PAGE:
Aleppo, Syria, has as good a claim as any to the title of “world’s oldest city.” It is certainly among the longest to be continuously inhabited. There are hints that nomads camped out just north of Aleppo, as early as 11,000 B.C. People used to say that Abraham had climbed its highest hill, to survey the surrounding landscape. Alexander the Great conquered Aleppo in the 4th century B.C, and made it an outpost in his empire. It would later become a hub on the Silk Road, where trade routes from Mesopotamia, China, Europe, and Egypt converged.
What is a city, if not a place of convergence? For the bulk of our existence, we humans have been wanderers, lovers of open land and sky. Cities tricked us out of this way of life. They seduced us with convergence, with hundreds, thousands, even millions of people, all living in one place. When scholars debate the site of the world’s first city, they are yearning after our cultural origins.
Recent human history can plausibly be described as a great experiment in urbanism. We used to roam, then we settled, and condensed into nodes. For thousands of years, the pace of these changes was slow, but in our current era, urbanization has accelerated. Hundreds of millions of people have moved into cities during this past century. Theirs is the largest migration in human history, and by a wide margin.
Everyone who lives in a city makes some impression on it, however faint. These impressions accumulate, over time, making cities into places of memory, into places where libraries and museums thrive. The architecture of a city is itself an archive, even when the buildings are crumbling into ruins. Such ruins have a “mute and shattered eloquence” all their own, according to my colleague, Leon Wieseltier:
[They] lift the past out of history and into time … They are proof of the astonishing multiplicity of answers to life’s questions that have been created by our tirelessly self-interpreting kind. We restore them and we display them as a cosmopolitan way of regarding particularities, as an expression of our humane respect for the resourcefulness of the spirit over time.
The city of Aleppo is not ruined, not entirely, but it has been devastated by the Syrian civil war. As Jonathan Steele noted in The Guardian earlier this year, Aleppo’s ancient citadel, a UNESCO site which sits atop the city like a crown, “has the grim distinction of being the world’s only ancient fortress that is back in action today as a garrison and artillery battery.” Many of the city’s residents are fleeing.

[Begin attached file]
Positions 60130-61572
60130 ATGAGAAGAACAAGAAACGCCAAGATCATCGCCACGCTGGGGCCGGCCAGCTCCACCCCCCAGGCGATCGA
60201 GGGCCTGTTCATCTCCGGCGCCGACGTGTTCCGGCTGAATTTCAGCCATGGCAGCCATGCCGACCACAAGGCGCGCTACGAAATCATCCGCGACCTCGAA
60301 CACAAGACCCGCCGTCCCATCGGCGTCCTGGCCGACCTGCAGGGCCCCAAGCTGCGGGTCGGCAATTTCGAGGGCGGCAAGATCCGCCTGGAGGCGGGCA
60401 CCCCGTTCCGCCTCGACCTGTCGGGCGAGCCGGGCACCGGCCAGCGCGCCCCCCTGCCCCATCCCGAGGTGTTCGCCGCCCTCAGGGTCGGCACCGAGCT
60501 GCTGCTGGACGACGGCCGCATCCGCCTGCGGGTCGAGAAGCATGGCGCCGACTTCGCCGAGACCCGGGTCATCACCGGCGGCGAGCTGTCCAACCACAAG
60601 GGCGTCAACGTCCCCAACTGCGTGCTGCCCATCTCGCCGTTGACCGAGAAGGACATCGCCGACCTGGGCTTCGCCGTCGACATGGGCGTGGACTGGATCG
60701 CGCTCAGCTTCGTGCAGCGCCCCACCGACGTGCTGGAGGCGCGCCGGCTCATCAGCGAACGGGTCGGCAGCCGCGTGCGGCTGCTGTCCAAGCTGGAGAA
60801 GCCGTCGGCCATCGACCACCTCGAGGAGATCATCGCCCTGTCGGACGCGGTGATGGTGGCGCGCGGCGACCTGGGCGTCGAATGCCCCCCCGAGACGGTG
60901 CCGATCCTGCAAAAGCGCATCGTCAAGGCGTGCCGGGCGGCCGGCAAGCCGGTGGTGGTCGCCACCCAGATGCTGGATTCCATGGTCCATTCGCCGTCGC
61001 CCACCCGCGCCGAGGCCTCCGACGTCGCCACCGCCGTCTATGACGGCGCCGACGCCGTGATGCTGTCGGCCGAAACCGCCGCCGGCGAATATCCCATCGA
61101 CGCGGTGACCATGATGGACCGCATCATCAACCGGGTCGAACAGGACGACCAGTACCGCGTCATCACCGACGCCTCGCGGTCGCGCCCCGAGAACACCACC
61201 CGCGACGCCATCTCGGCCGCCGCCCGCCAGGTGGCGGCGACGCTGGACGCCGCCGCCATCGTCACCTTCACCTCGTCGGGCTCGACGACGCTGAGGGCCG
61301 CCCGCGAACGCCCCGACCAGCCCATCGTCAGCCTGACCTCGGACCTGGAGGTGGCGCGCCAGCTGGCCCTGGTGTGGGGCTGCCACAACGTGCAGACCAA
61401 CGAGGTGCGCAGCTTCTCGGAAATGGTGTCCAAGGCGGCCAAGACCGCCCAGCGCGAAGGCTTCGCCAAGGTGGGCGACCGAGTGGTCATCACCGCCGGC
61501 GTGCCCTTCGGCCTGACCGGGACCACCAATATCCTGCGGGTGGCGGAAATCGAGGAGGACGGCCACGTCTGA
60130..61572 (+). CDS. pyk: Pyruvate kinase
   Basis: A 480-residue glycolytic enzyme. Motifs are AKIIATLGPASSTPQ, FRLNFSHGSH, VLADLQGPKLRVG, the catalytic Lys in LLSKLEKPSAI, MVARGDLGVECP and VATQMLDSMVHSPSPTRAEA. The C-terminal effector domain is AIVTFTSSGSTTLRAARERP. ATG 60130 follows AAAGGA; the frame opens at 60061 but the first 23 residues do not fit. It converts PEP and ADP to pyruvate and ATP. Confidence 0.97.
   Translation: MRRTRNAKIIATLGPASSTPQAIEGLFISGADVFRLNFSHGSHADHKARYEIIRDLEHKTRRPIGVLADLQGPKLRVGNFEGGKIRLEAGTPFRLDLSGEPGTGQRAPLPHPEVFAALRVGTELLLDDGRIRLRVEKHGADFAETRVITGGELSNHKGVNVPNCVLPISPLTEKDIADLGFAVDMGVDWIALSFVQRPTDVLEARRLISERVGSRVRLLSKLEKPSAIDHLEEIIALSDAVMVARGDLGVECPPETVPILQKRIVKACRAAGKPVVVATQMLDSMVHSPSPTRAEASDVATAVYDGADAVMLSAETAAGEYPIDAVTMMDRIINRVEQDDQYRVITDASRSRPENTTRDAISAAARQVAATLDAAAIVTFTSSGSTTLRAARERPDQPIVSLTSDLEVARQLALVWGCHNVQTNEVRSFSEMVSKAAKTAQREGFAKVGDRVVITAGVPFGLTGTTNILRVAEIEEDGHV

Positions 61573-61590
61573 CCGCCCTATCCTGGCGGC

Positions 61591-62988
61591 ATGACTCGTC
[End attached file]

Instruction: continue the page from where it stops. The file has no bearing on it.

Among those fleeing are Aleppo’s scientists. Until recently, the city was home to ICARDA, a seed bank, one of many in a system that spans the globe. These seed banks collect and store hundreds of thousands of seed varieties, encompassing nearly every plant ever cultivated by humans, going back to the dawn of agriculture. Someday, we may need these seeds. Nature is always changing. We don’t know what will grow next year, and what won’t. Seed banks constitute humanity’s agricultural memory.
ICARDA, in Aleppo, specialized in a particular kind of agricultural memory. It collected seeds from crops adapted to arid environments, be they deserts or drought-afflicted scrub lands. If climate change continues, there might be many more of these places on Earth’s surface, someday soon.
The central backup drive for the world’s seed-bank system is the Svalbard Global Seed Vault, a steely compound tunneled five-hundred feet into an icy peak in the Norwegian Arctic. The compound is designed to hold more than a million seeds, all deposited by other seed banks. And it’s designed to withstand a wide range of global disasters, including nuclear war, or an asteroid strike. Even if its refrigeration systems fail, its seeds can survive for centuries in the deep chill of the mountain’s interior.
Back in 2012, I interviewed Cory Fowler, the founder of the Svalbard Global Seed Vault. Fowler told me about a new shipment they’d just received from ICARDA. Civil war had recently broken out in Syria, and the ICARDA team was worried its power could be knocked out, and with it, the facility’s refrigeration systems. ICARDA ended up shipping seed samples representing 87 percent of its collection to Svalbard for safekeeping. The scientists themselves relocated to Beirut.
“The fact that this shipment is coming up right now in some ways points to the utility and value of the seed vault,” Fowler told me at the time. “One would not expect a seed bank, even in Syria, to be a target, but unfortunately there is a recent precedent: Seed banks in Iraq and Afghanistan were destroyed or severely damaged over the course of the wars there.”
Yesterday, it was announced that ICARDA would become the first seed bank to request a withdrawal from Svalbard, to restore its collection. This is as it should be. The Svalbard Global Seed Vault is supposed to shield our collective human inheritance from temporary catastrophes. It’s good to see ICARDA getting back on its feet.
But ICARDA’s new seed bank won’t be in Syria. Its staff is currently deciding whether to build a new facility in Morocco or Lebanon. And that’s too bad. Some of humanity’s very first farms were founded in Syria, during the late Neolithic. As Syria’s oldest, largest city, Aleppo was a natural home for a seed bank. It’s a shame to see it stripped of so resonant an institution of cultural memory. Especially when it has endured so much, during all these millennia.
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